“The survey illuminates an important shift in Americans’
attitudes toward work, aging, and retirement,” said Trevor Tompson, director of
the AP-NORC Center in a release. “Retirement is not only coming later in life,
it no longer represents a complete exit from the workforce. The data in this
survey reveal strikingly different views of retirement among older workers
today than those held by the prior generation.”
With funding provided by the Alfred P. Sloan Foundation, the
Associated Press-NORC Center for Public Affairs Research conducted a national
survey of 1,024 adults ages 50 and over.
Key findings of the survey include:
• The Great Recession has had a marked impact on retirement
planning. The average age of those who report retiring before the recession was
57 while the average for those who retired afterward is 62.
• The line between working and retirement is shifting, with
82 percent of Americans age 50 and older who are working but not yet retired
saying it is likely or very likely that they will do some work for pay during
• Of those who are currently working, 47 percent now plan to retire at a later
age than they expected when they were 40. Financial need, health and the need for
benefits were cited as the most important factors in the retirement decision.
• Older workers have a clear view about solutions to
ensuring the long term health of Social Security. Sixty-one percent of them favor raising the cap on income
to Social Security taxes and 41 percent favor reducing
Social Security benefits for those with higher incomes. In contrast, 29 percent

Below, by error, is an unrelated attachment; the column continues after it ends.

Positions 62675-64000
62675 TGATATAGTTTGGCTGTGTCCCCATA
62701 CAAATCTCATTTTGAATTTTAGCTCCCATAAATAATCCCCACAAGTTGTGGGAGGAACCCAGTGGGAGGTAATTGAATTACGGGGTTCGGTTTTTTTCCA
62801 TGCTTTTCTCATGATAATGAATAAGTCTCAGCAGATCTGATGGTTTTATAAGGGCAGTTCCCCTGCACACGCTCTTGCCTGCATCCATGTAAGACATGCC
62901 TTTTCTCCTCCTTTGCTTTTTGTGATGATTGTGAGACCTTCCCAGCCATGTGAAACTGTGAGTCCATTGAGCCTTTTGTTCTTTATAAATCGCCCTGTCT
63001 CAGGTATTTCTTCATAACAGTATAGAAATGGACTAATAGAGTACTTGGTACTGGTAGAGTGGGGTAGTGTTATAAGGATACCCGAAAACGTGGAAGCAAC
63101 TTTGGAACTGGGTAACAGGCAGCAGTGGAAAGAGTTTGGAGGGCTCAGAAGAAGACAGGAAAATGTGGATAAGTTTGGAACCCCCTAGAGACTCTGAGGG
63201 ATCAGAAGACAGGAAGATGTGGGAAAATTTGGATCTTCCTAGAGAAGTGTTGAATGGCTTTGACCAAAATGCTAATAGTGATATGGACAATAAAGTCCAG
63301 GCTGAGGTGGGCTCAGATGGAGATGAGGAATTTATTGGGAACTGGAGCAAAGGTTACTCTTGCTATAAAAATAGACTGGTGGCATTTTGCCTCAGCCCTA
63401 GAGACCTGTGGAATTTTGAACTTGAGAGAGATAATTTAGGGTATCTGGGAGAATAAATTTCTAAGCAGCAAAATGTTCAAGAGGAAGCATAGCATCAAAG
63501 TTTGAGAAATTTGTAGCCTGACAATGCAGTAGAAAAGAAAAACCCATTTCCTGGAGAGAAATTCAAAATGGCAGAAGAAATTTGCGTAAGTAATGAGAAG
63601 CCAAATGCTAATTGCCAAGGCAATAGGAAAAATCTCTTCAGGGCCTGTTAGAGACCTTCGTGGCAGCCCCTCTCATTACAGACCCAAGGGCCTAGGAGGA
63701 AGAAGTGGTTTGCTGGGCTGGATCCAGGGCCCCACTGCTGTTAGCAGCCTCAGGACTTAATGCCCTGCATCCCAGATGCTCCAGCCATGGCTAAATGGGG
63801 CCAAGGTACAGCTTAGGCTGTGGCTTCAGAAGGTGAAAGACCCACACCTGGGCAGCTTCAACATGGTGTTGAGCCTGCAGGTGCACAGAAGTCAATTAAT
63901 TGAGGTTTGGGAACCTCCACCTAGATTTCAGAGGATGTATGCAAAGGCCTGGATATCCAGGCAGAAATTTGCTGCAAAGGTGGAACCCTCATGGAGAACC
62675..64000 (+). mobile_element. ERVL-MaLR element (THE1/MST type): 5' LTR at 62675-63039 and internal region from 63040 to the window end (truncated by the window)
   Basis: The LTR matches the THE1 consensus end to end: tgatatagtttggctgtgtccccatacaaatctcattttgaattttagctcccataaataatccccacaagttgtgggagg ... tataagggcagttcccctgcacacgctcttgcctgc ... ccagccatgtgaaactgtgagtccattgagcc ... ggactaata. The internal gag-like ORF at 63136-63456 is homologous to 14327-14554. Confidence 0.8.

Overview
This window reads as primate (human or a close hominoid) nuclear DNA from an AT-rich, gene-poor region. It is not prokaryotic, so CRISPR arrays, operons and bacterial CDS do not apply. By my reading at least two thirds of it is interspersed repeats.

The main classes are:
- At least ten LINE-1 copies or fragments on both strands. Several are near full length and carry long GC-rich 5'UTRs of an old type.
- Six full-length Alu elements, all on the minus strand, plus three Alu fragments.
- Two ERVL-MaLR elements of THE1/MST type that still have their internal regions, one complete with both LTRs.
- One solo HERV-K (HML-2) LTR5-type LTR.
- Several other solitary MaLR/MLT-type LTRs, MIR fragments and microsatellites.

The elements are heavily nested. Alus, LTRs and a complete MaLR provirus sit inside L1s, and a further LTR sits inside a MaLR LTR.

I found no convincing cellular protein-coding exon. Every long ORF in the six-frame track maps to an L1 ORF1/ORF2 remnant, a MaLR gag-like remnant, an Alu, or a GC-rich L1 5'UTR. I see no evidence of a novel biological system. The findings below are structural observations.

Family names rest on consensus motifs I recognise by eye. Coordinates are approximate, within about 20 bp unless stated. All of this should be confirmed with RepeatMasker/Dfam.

favor gradually raising the minimum Social Security age and 21 percent favor
changing the way benefits are calculated so that cost of living increases are
• Thirty-nine percent of workers age 50 and older report
having $100,000 or less saved for retirement, not including pensions or homes;
and 24 percent have less than $10,000.
• Among those who are retired, one third report that they
did not have a choice in the matter. That figure increases to 54 percent for
retirees under age 65.
• Fully 20 percent of working Americans age 50 and older report that they have
personally experienced prejudice or discrimination because of their age in the
job market or at work since turning 50. Forty four percent of those who
experienced discrimination have looked for a job in the past five years
compared with 16 percent who did not report discrimination.
• The nature of a person’s work shapes their view of whether age is an asset or
a liability. For example, 28 percent of people who work or worked in
professional services see age as an asset while only 3 percent in manufacturing
hold that view.
• About half of workers age 50 and older say their boss is
younger than them. Those with
bosses older than them are less likely to report they have cut back on their
hours than people with younger bosses (9 percent vs. 23 percent). Those with
older bosses are more likely to consider age an asset to their career.
There are two disturbing things here. First, the amount of money people have saved is abysmal. I can understand why. So while it may be too late for these people to get financially where they need to be it should be a lesson to younger people - yes you Millenials - that if you ever plan to retire you have to start saving NOW. Do the math on $100,000 over 25 years. It doesn't add up.
The second thing is how age bias is really emerging as a societal issue. Read my caring.com article for more on that.